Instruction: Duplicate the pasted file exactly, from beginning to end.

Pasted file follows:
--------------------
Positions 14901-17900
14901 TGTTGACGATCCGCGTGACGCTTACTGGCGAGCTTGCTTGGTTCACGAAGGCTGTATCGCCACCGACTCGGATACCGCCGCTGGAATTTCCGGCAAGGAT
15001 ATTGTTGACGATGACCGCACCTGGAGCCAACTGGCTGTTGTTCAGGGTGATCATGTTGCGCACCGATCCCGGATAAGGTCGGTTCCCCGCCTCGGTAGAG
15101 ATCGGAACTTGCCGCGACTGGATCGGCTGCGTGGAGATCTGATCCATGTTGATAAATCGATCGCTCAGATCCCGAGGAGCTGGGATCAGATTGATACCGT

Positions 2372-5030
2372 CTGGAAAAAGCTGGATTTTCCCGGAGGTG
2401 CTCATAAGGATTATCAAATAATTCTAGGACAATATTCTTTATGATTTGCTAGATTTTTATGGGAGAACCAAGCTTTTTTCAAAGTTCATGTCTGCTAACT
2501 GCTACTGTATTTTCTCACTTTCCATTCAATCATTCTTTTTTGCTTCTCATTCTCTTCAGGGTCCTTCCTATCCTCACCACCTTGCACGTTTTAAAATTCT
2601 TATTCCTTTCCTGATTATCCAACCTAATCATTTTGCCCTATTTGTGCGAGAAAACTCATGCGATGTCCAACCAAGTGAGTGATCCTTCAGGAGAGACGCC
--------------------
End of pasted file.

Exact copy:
Positions 14901-17900
14901 TGTTGACGATCCGCGTGACGCTTACTGGCGAGCTTGCTTGGTTCACGAAGGCTGTATCGCCACCGACTCGGATACCGCCGCTGGAATTTCCGGCAAGGAT
15001 ATTGTTGACGATGACCGCACCTGGAGCCAACTGGCTGTTGTTCAGGGTGATCATGTTGCGCACCGATCCCGGATAAGGTCGGTTCCCCGCCTCGGTAGAG
15101 ATCGGAACTTGCCGCGACTGGATCGGCTGCGTGGAGATCTGATCCATGTTGATAAATCGATCGCTCAGATCCCGAGGAGCTGGGATCAGATTGATACCGT

Positions 2372-5030
2372 CTGGAAAAAGCTGGATTTTCCCGGAGGTG
2401 CTCATAAGGATTATCAAATAATTCTAGGACAATATTCTTTATGATTTGCTAGATTTTTATGGGAGAACCAAGCTTTTTTCAAAGTTCATGTCTGCTAACT
2501 GCTACTGTATTTTCTCACTTTCCATTCAATCATTCTTTTTTGCTTCTCATTCTCTTCAGGGTCCTTCCTATCCTCACCACCTTGCACGTTTTAAAATTCT
2601 TATTCCTTTCCTGATTATCCAACCTAATCATTTTGCCCTATTTGTGCGAGAAAACTCATGCGATGTCCAACCAAGTGAGTGATCCTTCAGGAGAGACGCC